Hampi has emerged as a tourist destination over the past 30 years. The man living in one of the first houses built in the bazaar tells us how his father acted as a guide for the first group of western tourists who came in 1970. The tourists were so impressed by the monuments and ruins, they told him, “More tourists will come and you should provide some services for them.” So his father opened a chai stall and sure enough the tourists came. Now the family runs a German bakery and restaurant. (German bakeries are everywhere in India where western tourists are. They all provide the same breads, cakes and pies. Apparently some German tourists gave the Indians the recipes – and now identical baked goods appear across the country.) Now the tightly packed bazaar where we are staying is part residential part commercial; but everybody services the tourists.
Our room sits above a small private home; a wonderful room with windows on three sides – one facing the sunrise, and another looking on to the banana grove bordering the river. The houses are so closely packed that we hear all the noises of neighborhood. Early in the morning our meditation is accompanied by the sounds of a community waking up – women sweeping, water running, babies crying. It’s not disruptive but rather inclusive – we’re part of a living monument.
But over the next few days things went from bad to worse. The first day the police ordered all roof restaurants to be removed, leaving only a scant few. The official argument is that the third floor roof restaurants are too high and spoil the view of the temple. The next day, a bulldozer came in and started widening one of the narrow streets in the bazaar, which accommodated nothing wider than auto rickshaws, ostensibly to allow safety equipment to enter. But we think demolition equipment is more likely. One side of the street is now a pile of rubble and the locals expect it to stay this way for some time. The government too often starts one project and then moves on to another without finishing the first one. Many shops now have a huge mound of rubble in front of them discouraging customers. So much for the easy access for ambulances etc. now that a rickshaw cannot even pass through!
Up the river a renowned outdoor restaurant, Mango Tree, has disappeared. It sat among the palm grove – a series of terraces stretching toward the river. After 25 years in existence over 30 families who supported the restaurant are now out of work – and possibly homeless.
On the third day, we heard bulldozers before dawn, across the river where 80 guesthouses, restaurants and shops are located connected via a small boat to Hampi. The destruction is continuing – all but 10 of the larger concrete buildings are going. (Those remaining have cases in the Karnataka law courts pending. But given the government’s initiative, their future does not look good.) There seems no reason to destroy this community removed across the river from the monuments.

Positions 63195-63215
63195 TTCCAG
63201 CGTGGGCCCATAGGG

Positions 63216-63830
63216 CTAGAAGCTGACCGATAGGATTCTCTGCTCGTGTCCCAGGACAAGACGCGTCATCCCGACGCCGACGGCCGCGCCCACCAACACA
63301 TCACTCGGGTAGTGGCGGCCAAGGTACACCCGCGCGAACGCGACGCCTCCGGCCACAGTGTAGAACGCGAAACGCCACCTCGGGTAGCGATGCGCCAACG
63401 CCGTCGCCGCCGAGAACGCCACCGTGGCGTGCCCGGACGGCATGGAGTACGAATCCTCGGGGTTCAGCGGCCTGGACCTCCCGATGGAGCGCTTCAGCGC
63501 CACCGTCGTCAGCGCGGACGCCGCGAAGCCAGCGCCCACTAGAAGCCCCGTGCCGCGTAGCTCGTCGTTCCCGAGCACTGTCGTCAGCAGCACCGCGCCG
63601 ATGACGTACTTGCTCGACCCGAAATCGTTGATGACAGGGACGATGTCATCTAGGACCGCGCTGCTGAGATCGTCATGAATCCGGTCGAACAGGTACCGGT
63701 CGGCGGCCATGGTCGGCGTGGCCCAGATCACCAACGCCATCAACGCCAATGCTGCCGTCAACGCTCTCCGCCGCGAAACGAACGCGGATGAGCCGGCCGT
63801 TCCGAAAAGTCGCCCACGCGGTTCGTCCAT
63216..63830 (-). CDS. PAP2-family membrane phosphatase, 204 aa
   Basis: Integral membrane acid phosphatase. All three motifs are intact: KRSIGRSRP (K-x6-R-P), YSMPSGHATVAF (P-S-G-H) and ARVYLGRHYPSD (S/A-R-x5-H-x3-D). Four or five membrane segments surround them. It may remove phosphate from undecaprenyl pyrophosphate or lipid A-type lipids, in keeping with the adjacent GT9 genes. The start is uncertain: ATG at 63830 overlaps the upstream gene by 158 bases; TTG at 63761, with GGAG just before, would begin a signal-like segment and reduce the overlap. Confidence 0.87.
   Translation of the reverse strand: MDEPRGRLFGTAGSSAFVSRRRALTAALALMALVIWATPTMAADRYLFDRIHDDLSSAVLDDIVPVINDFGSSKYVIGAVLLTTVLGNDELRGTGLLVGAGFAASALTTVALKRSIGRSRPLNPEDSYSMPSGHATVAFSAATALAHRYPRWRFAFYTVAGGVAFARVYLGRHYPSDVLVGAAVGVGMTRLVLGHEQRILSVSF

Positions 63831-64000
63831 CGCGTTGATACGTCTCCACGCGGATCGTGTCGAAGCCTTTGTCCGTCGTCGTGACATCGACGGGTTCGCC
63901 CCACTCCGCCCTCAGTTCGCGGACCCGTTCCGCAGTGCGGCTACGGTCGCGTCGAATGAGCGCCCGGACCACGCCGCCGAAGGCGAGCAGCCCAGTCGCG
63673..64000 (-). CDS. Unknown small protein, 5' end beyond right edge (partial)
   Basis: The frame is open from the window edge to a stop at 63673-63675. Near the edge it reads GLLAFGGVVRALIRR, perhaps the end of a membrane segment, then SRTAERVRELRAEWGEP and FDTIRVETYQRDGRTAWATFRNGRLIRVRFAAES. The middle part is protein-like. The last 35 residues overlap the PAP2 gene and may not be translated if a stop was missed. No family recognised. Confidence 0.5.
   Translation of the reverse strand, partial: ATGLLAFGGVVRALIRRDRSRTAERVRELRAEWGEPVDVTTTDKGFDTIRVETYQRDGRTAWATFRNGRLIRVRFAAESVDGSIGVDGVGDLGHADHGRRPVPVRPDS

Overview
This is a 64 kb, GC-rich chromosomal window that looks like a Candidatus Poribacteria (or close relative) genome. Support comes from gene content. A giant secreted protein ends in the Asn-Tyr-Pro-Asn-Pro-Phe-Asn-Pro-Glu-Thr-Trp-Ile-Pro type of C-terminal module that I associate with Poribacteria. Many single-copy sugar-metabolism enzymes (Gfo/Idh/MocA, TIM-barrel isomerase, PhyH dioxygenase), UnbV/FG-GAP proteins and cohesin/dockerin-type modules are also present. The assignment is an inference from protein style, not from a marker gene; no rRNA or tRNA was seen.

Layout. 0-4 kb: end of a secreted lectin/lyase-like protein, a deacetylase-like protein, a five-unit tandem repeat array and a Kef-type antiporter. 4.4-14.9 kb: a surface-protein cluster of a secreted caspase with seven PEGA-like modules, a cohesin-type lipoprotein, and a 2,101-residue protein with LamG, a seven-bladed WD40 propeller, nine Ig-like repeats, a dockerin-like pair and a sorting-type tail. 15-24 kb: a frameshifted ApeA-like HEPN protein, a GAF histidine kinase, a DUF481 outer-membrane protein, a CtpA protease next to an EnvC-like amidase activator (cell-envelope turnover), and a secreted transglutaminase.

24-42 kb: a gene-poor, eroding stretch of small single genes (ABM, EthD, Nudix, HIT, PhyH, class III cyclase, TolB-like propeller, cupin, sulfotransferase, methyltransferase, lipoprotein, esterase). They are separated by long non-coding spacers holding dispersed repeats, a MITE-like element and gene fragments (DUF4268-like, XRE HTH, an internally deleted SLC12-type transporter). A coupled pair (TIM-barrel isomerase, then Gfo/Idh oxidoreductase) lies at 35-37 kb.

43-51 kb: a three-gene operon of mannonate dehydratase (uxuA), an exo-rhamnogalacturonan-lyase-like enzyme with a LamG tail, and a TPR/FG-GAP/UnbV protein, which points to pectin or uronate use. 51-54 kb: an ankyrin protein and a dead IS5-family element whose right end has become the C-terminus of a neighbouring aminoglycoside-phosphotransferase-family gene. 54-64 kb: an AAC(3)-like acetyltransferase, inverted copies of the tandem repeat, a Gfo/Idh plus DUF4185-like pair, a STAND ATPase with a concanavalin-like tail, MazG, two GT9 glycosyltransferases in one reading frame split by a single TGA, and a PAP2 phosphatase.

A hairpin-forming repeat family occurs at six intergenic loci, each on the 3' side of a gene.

The government plan is to remove all commercial activity from the site of the monuments. Today, the locals are told purely residential buildings can remain. Many people have lived here for two or three generations and there is little compensation. Everyone’s being encouraged to relocate to a new town 4 km away which is being created for commerce. 150 plots (18 by 32 feet) will be offered for lease or purchase for about $2,500. But then they will still have building costs etc. and it will take time to attract tourists – who may or may not come. Today’s tourists like us are not attracted to the idea of staying 4 km away and visiting a government-run site that will demand a sizeable entrance fee. Now only a few of the largest, best-preserved monuments require a fee; you can roam around freely and discover the others beside the river, or among the banana groves.
We didn’t fully appreciate Hampi before – the uniqueness of being able to stay in aliving community while surrounded by ancient monuments; to be able to get up in the morning and wander freely around them. For example, we found a wonderful little temple hidden down by the river that we had never seen before even though we’ve made that walk many times.
Watching the sunset on top of Hemakuta Hill amongst temple ruins and monkeys (I never knew monkeys also appreciate a good sunset!)is a wonderful way to end the day. The strict veg/no alcohol policy of this religious site is an added bonus!
The crisis has brought us into contact with the locals in a way that might not have happened otherwise. The shopkeepers tell their story, groups of men stand around waving their hands in the air, while the women quietly continue to wash clothes, cook the food and gather firewood. What to believe? The government says one thing and then does something else. Shocking that any government could say one thing and do another! These people feel powerless; they are not happy but they dare not protest.
We’re glad to finally leave, it is painful to be here and each day watch a new scene of heartbreak unfold. But I will continue to worry and wonder about these sweet people whose lives have been thrown into turmoil with no clear resolution in sight.
It was not, however, all doom and gloom. It was our good fortune to meet some fascinating tourists here. The first day a familiar face appeared in the restaurant. Micke is a cook living in France and comes to Agonda every year and always stays at our guesthouse. This is what I love about traveling – these chance meetings! This year he’s traveling later than usual and we thought we had missed him! And over the next three days, we met Canadians, Italians and fellow Brits – all extending invitations to visit not only Quebec, but also Devon and Sienna!